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Values and behaviours in communications. They’ve never been more important in our industry than right now. So how about formally agreeing a set of principles for the ways in which your team will operate?

by Jude Tipper

Mine was Jimmy McNulty. My boss chose Jeff Goldblum.

Jimmy and Jeff joined Mike from Neighbours, Mary Berry, the female Dr Who and Lovejoy.

These are just some of the secret TV crushes admitted to by my team for an away-day ice breaker. They featured in an (uber competitive) quiz complete with buzzers and bells to guess who was who’s. Hilarity ensued. And that was before I played their chosen walk-on theme tunes. And before I showed their faces superimposed onto the animal they each said best characterised them (oh yes, I actually did).

It’s one of the things I love about my team, we’re not afraid to laugh at ourselves or at each other. We’re not afraid to question why (seriously, Lovejoy??). And we’re not afraid to challenge…in this case the scoring system and who buzzed in first. And it turns out – given the amount of correct first guesses – we know each other pretty well.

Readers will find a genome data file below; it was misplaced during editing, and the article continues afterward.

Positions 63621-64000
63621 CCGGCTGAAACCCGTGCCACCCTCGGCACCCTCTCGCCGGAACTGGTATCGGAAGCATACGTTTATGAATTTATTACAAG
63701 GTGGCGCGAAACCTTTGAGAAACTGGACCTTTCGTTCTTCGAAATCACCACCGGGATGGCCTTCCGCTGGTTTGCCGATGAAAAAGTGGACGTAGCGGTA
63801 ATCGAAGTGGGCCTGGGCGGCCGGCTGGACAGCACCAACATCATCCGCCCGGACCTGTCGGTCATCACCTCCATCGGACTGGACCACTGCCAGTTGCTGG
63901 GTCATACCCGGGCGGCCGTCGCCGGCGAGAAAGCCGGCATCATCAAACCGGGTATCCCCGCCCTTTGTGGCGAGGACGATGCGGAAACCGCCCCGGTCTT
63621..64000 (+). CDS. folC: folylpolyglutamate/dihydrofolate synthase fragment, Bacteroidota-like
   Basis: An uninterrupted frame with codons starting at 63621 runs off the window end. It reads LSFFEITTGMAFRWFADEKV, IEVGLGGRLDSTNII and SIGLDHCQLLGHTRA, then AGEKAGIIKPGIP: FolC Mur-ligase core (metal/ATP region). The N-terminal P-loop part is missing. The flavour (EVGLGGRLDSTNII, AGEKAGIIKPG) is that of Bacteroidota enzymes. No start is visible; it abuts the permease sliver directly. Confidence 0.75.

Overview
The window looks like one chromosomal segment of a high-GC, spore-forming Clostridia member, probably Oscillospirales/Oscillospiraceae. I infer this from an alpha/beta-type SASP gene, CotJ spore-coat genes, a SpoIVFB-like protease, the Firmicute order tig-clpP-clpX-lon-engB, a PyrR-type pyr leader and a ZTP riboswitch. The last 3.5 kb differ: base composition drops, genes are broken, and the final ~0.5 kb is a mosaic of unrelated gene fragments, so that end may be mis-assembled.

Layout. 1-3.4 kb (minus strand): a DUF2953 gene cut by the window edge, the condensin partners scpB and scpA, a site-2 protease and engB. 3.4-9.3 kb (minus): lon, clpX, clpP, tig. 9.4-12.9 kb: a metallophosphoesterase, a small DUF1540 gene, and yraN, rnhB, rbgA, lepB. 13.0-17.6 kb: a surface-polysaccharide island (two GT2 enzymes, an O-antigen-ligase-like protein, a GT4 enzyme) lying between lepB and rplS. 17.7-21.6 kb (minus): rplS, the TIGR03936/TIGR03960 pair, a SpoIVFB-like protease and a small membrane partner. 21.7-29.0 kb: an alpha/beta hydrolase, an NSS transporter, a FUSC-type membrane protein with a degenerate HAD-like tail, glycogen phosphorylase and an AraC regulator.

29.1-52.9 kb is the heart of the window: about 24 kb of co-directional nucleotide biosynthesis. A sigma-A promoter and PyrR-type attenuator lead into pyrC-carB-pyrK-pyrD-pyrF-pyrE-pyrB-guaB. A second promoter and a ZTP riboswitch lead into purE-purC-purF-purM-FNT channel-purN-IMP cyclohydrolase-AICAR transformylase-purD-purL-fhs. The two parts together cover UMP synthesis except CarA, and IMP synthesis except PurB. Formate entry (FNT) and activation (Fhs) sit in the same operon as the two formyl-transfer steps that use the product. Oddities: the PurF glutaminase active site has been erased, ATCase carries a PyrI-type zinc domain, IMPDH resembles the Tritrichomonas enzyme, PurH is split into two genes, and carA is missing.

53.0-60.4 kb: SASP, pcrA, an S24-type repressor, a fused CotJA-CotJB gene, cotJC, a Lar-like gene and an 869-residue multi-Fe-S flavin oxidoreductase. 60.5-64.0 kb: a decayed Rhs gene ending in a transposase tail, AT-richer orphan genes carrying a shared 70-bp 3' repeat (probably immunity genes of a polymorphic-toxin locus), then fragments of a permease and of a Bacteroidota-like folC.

There’s 17 of us. A big team in an even bigger one. But we’re a tight unit. That’s not to say the last couple of years haven’t been rocky for the team – with a hefty restructure, reapplying for jobs, redundancies and new ways of working. Oh, and me turning up a year ago…God help them.

As part of our work to address and tackle problems, strengthen relationships with each other, with our wider team and with the organisation we wanted to set some boundaries. We collectively chose to articulate our behaviours and define our team culture. Does that sound like corporate navel-gazing BS? Read on, I promise it isn’t.

On a crisp cold morning in February we bunched together in a room at the Open Data Institute gazing out at the Leeds skyline. We came with caffeine, ten tons of Percy Pigs, post-it notes and a big dose of willingness to do what seemed overwhelmingly impossible: to articulate what it felt like to be in our team.

It was the first item on our away-day agenda – after our TV crushes – and it was surprisingly very easy to do. I don’t really know why I was surprised, perhaps it was just relief to be in a team that knew itself so well.

We opened the conversation with the why. Why were we doing this? Why, when we have an organisational set of values and behaviours, did it matter to articulate the way our team behaved? Why set out our stall? Why define our boundaries?